In this chapter, the authors contend that cybersecurity training has to-date neglected a significant aspect in its scope. Drawing upon ideas from cultural criminology it is asserted that those charged with defending against cyber threats should be cognoscente of a range of non-technical issues which relate to the reasons for attack. Also included are the wider social and cultural aspects of attacks such as the culture of those attacking understanding the political, economic and psychological motivations of attackers, the economics of the attacker’s culture and the cultural norms of the attackers. Cultural criminologists have asserted that through such awareness those involved in defending an organization from external threats can better predict and mitigate future threats (Ferrell & Sanders, 1995; Jaishankar, 2011).

To address such issues, the authors assert that cybersecurity should incorporate a range of topics and issues currently outside of the accepted scope of training. Determining the scope of such topics and issues is problematic and the list of such areas will need to be continually revised as new aspects emerge and new social issues arise. Indeed, ensuring that cybersecurity personnel are as aware of contemporary social issues in security is as difficult as ensuring the technical skills are up-to-date. Mindful of this, the authors here identify four key areas in this chapter that will serve the contemporary and immediate future needs of cybersecurity personnel.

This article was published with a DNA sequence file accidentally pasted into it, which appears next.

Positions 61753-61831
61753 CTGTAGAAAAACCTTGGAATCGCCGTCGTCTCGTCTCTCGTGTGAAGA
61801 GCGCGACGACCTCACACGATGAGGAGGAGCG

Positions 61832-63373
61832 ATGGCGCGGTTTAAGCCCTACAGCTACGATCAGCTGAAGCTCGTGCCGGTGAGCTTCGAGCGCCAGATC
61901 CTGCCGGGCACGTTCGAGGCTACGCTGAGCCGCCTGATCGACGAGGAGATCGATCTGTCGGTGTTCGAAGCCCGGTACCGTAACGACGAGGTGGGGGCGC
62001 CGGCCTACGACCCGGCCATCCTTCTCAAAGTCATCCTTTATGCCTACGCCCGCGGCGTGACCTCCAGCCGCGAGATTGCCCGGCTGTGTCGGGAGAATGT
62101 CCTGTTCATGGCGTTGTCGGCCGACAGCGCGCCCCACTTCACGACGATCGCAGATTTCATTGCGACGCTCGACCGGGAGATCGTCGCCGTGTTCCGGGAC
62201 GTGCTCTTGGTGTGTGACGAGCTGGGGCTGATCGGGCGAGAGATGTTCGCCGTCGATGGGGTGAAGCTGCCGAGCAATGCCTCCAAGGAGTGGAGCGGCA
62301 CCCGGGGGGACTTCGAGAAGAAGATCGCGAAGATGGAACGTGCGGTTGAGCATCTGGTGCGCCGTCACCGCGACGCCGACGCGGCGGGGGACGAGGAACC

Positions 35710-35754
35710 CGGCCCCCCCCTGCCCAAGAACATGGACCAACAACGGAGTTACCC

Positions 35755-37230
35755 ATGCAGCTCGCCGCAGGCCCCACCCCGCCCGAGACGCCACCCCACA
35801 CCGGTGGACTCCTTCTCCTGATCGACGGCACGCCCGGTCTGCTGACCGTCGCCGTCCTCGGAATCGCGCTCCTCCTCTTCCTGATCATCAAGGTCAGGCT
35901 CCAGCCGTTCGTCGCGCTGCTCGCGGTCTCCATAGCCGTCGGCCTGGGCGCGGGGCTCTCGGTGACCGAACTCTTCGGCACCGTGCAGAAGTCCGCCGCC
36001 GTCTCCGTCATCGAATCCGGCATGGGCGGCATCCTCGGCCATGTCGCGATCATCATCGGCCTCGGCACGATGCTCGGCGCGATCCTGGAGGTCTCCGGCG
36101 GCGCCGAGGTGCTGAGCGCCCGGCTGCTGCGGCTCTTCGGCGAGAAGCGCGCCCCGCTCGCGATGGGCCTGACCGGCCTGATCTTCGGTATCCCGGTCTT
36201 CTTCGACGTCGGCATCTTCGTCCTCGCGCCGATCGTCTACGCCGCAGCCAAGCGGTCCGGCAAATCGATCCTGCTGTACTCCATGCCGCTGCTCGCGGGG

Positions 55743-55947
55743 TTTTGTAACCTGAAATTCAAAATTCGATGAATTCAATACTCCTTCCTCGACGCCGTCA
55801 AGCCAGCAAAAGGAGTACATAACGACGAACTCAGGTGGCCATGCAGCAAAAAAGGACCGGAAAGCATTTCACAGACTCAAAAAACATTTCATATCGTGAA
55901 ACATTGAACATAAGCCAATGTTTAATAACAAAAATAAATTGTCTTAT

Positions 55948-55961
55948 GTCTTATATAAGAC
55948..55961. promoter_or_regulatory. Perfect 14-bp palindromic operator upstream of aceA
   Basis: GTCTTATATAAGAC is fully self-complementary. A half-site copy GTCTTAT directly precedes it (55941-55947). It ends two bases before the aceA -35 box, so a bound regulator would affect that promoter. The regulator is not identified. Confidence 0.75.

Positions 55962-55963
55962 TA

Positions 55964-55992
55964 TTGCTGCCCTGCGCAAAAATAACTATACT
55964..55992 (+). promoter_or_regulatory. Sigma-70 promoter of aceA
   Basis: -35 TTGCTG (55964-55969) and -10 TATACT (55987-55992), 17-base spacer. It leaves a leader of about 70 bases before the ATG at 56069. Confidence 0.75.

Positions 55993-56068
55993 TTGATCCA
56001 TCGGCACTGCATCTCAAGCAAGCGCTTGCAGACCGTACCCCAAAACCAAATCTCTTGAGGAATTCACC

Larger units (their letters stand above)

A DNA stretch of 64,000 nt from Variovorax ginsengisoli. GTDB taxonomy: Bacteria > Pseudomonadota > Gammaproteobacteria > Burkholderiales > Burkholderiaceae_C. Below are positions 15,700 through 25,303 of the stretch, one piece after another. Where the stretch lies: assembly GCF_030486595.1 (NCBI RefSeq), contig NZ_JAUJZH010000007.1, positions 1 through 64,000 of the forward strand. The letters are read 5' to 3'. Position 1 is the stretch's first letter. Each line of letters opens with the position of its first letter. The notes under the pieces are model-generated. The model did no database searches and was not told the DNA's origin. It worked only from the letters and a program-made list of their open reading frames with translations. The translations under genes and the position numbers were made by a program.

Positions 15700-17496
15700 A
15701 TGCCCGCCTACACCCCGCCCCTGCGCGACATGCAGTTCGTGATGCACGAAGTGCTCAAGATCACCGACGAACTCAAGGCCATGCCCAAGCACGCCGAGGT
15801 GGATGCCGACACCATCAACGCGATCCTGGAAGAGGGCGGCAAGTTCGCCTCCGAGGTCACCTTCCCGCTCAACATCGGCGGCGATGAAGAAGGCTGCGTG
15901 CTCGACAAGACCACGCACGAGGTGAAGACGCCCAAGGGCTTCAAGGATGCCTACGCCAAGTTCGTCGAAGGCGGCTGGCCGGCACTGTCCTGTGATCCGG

The objective of this chapter is to advance an outline of four areas the authors feel cybersecurity personnel need to consider: (1) the rationale for spam emails; (2) the reasons people hack; (3) the new economy of crypto currencies; and (4) the places of communication used by cyber criminals.

Key Terms in this Chapter

Hacking: An attempt to exploit a computer system or a private network inside a computer.

Block Chain: A digitized, decentralized, public ledger of all cryptocurrency transactions.

Ransomware: A type of malicious software from cryptovirology that threatens to publish the victim's data or perpetually block access to it unless a ransom is paid.

Crypto Currency: A digital asset designed to work as a medium of exchange. It uses cryptography to secure its transactions to control the creation of additional units and to verify the transfer of assets.

Spam: Unsolicited bulk email or junk mail.

Cookie: A small piece of data sent from a website and stored on the user's computer by the user's web browser while the user is browsing.

Distributed Denial of Service Attack: A cyber-attack where the perpetrator seeks to make a machine (or network resource unavailable) to its intended users by temporarily or indefinitely disrupting services of a host connected to the internet.

Keylogging: The action of recording (sometimes covertly) the keys struck on a keyboard, so that the person using the keyboard is unaware that their actions are being monitored.